By Sara Williscroft, ABC, CDMP
Think of the last video you saw online. Now think about the last corporate one. My guess is that the corporate one was less memorable.
As online video content popularity grows, the pressure to produce sticky videos that cut through the clutter is more and more challenging. Today, in the time of COVID-19, people under 55 are watching more video content than ever before. And apps like TikTok, InShot, iMovie and others let even the novice user produce engaging content. So how do we cut through the clutter and avoid the boring, corporate video?
This is exactly what Gold Quill winner Brian McCullagh does every day: produces content that meets objectives and inspires. Here are his tips:
- Make it genuine.
Your questions should inspire genuine emotion. Let’s say a team is making face masks for essential workers. After asking the necessary 5W questions, ask about how it makes them feel. Use open-ended questions and focus on the emotion behind their words.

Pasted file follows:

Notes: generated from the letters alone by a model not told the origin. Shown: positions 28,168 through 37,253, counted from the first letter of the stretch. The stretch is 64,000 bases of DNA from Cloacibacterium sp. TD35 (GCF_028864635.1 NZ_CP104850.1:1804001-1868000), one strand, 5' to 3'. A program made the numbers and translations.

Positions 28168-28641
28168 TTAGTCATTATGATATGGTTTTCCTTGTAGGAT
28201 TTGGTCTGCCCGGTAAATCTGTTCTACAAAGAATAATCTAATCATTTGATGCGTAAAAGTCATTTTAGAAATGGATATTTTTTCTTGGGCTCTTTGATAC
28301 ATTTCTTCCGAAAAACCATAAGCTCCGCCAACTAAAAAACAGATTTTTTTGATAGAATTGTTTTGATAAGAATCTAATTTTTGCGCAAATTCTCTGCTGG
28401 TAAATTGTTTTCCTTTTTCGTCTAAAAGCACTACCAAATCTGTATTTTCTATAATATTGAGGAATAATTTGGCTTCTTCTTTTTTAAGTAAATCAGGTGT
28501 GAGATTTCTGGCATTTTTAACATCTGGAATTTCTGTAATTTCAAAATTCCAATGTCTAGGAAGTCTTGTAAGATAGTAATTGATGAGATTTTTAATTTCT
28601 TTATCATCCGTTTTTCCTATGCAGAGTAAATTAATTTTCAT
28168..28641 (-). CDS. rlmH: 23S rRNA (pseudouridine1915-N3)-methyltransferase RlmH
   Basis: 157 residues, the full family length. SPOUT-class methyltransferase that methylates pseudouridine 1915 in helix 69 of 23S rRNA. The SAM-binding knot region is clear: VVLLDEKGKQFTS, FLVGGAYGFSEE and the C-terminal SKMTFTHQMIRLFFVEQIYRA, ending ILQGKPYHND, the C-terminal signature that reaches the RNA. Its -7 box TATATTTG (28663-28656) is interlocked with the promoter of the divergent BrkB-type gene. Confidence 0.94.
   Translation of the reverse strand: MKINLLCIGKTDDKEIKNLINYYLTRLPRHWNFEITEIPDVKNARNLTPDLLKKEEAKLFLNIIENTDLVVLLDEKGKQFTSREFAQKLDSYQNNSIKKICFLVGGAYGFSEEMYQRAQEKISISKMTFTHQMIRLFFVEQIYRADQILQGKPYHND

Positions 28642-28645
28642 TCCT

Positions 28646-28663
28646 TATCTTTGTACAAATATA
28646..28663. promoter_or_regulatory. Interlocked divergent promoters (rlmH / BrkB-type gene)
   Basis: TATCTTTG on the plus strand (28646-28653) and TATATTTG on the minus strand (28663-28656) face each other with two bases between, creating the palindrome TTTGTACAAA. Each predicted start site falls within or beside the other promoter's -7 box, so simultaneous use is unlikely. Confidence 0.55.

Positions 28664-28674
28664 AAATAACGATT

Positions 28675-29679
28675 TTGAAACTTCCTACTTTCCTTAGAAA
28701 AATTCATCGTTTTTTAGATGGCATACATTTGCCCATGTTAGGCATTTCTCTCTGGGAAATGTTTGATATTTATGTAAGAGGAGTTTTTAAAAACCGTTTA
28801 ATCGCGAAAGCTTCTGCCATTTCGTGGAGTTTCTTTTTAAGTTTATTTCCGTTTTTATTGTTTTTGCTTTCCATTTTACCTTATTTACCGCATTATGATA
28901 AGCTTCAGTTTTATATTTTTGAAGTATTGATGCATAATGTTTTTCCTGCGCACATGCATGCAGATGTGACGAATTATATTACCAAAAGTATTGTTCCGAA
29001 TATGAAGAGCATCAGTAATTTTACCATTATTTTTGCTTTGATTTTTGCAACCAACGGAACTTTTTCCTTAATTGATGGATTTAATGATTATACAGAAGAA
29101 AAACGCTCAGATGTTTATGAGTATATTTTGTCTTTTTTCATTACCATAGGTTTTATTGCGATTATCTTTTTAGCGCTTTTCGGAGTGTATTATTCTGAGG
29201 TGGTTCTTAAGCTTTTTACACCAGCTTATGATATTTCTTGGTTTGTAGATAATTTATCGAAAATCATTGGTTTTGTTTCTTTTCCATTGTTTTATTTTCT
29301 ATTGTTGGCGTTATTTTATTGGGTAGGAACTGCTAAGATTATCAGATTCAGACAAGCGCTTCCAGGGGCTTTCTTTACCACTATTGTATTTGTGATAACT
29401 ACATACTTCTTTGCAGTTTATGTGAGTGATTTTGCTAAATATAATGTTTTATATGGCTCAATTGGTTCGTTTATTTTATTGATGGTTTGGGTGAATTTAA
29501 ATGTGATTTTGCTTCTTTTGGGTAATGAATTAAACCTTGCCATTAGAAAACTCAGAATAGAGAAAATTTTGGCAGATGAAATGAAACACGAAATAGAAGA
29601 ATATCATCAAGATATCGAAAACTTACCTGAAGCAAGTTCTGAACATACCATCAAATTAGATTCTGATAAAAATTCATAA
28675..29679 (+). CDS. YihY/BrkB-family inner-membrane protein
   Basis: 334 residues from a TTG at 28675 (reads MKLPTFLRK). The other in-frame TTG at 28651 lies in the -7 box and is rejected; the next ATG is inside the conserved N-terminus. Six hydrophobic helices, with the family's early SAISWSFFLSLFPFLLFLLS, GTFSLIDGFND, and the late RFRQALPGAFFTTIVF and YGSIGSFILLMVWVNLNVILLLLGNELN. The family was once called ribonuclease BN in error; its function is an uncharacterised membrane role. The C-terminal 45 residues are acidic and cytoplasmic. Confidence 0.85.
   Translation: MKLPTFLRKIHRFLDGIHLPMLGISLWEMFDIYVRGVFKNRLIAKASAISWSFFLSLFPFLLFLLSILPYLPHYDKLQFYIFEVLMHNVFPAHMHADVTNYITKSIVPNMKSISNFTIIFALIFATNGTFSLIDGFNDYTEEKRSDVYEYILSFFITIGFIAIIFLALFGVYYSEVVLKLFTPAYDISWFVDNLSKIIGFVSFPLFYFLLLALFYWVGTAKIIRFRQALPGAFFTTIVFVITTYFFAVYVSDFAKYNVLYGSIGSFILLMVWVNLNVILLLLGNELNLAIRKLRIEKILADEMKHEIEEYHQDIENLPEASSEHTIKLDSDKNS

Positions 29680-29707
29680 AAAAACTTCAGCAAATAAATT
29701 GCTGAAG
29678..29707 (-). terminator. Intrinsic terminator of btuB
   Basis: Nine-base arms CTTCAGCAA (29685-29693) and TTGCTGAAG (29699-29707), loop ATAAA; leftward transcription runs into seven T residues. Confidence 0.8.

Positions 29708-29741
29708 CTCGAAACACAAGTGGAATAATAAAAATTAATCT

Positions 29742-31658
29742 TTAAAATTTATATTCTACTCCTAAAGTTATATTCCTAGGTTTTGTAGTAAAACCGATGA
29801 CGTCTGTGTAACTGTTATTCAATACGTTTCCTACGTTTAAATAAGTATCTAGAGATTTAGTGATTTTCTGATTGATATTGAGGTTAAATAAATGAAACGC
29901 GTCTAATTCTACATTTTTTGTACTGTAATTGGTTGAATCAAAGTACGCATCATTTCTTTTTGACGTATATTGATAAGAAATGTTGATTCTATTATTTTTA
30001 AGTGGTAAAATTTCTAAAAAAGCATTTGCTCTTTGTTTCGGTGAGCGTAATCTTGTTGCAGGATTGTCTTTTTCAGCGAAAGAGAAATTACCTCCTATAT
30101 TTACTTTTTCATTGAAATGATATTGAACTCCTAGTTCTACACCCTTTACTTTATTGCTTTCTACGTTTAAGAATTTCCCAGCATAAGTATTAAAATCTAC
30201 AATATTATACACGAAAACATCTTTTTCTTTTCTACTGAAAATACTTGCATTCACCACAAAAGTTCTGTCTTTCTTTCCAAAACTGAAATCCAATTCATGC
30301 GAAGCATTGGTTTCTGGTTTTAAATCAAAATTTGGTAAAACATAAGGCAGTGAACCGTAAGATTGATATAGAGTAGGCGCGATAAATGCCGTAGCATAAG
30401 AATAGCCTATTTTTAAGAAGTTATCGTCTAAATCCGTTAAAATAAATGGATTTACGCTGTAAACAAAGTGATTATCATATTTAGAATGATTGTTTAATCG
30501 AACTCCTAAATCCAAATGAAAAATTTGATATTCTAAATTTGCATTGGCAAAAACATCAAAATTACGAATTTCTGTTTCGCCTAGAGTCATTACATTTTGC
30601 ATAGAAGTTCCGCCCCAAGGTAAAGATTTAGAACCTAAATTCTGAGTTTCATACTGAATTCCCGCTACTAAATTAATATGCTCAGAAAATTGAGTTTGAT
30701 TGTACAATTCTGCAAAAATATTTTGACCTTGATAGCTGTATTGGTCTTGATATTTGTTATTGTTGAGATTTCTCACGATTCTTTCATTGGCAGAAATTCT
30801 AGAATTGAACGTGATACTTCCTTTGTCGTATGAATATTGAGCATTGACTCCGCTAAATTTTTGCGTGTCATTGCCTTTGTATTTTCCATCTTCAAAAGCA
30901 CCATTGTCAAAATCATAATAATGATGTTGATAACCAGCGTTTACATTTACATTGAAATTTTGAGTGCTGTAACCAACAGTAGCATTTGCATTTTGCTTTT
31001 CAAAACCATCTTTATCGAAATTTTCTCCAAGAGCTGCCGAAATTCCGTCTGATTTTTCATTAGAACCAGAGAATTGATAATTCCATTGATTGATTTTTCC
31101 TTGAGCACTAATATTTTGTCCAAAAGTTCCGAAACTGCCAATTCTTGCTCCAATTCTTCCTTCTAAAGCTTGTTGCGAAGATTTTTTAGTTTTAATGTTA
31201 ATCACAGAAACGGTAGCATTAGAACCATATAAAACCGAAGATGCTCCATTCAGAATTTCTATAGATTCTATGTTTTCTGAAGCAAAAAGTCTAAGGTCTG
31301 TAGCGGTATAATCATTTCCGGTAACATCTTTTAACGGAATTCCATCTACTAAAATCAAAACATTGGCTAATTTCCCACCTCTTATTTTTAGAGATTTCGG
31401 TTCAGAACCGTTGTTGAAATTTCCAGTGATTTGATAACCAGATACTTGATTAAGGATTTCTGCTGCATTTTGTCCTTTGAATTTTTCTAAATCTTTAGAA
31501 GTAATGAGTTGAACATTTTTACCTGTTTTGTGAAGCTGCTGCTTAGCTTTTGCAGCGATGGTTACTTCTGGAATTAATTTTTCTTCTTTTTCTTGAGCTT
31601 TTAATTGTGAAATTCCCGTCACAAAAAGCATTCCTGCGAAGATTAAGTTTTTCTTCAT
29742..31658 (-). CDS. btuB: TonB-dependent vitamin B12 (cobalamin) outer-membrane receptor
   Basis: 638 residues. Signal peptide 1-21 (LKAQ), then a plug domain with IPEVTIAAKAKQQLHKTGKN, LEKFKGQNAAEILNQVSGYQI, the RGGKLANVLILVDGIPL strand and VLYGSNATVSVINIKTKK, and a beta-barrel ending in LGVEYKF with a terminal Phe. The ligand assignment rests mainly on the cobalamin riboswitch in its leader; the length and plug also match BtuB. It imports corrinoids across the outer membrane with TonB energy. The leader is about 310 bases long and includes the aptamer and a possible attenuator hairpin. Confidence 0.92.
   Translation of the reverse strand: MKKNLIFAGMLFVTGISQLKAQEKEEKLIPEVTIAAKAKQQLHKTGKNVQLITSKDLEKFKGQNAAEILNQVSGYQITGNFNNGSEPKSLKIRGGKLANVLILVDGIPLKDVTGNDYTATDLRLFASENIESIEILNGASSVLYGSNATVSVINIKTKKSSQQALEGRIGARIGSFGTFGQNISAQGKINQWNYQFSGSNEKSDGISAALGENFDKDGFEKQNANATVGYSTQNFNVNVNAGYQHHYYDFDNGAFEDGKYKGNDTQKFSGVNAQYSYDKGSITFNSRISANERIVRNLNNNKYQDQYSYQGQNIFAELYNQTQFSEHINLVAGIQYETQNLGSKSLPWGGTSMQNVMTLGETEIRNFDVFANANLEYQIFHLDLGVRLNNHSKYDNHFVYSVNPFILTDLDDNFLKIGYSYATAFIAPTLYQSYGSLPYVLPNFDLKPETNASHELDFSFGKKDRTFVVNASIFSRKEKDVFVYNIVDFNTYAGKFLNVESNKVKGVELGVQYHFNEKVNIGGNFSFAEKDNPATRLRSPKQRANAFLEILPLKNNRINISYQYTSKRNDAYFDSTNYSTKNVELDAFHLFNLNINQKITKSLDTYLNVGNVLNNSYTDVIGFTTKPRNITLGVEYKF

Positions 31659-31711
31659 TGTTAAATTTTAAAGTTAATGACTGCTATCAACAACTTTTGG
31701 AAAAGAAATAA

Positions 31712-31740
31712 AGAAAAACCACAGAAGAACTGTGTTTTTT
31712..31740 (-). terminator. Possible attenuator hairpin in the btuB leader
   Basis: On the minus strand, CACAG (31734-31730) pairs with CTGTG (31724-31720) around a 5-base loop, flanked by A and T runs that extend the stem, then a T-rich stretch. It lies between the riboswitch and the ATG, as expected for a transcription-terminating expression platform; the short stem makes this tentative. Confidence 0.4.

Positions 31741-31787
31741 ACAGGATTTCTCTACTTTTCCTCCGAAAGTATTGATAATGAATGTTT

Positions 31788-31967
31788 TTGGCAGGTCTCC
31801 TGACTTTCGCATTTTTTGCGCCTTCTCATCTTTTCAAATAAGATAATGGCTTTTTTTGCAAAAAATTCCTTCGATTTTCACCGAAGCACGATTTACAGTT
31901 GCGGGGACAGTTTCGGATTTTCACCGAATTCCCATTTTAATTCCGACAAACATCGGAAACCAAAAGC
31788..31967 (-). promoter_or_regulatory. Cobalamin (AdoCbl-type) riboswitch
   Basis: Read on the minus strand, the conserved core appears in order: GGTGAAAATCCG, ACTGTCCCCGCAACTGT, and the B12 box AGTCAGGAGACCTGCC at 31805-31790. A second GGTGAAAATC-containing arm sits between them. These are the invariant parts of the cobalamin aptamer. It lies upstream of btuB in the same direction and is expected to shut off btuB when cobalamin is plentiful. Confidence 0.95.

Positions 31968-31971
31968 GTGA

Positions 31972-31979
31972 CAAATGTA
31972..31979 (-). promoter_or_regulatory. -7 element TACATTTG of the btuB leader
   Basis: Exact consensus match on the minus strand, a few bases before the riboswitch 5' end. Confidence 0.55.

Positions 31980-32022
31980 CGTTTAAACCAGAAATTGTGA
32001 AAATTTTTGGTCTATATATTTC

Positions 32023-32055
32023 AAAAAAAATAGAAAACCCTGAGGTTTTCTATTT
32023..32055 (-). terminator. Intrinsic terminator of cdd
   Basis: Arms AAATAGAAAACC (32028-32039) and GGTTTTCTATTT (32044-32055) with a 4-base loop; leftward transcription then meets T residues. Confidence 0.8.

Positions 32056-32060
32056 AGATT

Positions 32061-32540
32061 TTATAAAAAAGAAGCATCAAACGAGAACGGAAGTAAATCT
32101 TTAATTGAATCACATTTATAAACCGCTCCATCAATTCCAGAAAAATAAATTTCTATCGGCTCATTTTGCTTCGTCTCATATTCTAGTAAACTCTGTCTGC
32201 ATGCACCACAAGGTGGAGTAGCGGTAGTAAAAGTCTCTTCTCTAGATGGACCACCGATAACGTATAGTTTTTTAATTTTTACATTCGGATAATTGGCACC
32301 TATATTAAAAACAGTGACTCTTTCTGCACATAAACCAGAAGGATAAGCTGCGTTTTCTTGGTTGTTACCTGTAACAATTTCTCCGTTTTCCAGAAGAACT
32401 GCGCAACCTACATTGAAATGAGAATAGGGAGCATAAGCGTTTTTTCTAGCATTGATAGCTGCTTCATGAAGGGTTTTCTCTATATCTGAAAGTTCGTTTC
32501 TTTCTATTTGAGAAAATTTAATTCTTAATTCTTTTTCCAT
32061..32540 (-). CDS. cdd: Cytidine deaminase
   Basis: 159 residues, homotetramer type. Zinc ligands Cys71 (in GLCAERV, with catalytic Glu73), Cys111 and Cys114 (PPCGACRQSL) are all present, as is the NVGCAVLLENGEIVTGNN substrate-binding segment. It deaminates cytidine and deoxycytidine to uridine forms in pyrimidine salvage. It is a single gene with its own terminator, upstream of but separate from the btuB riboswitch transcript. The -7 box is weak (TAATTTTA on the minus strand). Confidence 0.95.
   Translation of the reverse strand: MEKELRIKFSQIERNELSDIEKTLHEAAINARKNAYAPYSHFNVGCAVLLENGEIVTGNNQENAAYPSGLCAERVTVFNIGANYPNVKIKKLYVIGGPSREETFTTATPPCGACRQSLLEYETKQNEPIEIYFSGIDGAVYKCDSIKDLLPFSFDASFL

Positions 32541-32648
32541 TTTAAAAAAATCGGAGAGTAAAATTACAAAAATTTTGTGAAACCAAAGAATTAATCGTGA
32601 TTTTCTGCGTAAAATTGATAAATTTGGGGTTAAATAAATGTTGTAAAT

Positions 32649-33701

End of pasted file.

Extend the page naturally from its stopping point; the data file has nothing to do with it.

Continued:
- Think in sound blocks.
Listen. When you hear a piece of gold, ask a follow-up question that lets them re-state it a different way. Too often video editors are left with a great soundbite only to find out something was missed. Coach your subjects to answer in short sentences – this will help you in the editing stage.
- Don’t forget the b-roll.
Adding b-roll gives the story more context and gives you options to hide mistakes. For example, try adding shots of the subject at their work station, pans of relevant scenes they are describing, or add graphical elements that illustrate statistics or a metaphor.
- Edit to tell the story.
The sound blocks are your building blocks. Treat your video as you would a written story – you need a hook, a compelling story and quick summary.
- Don’t overcomplicate it.
Good videos capture real emotion. If you nail a script you may meet your objectives, but people probably won’t stick around to hear it. Remove unnecessary repetition and make sure your video is less than two minutes long.
Brian McCullagh is an award-winning corporate videographer with over 20 year’s experience. In 2019, he won an IABC Gold Quill Award for outstanding audio/visual work for his Safety Starts with You video series. The series was designed to leverage employees’ personal safety stories to highlight, in a real and personal way, the importance of keeping themselves and those around them safe.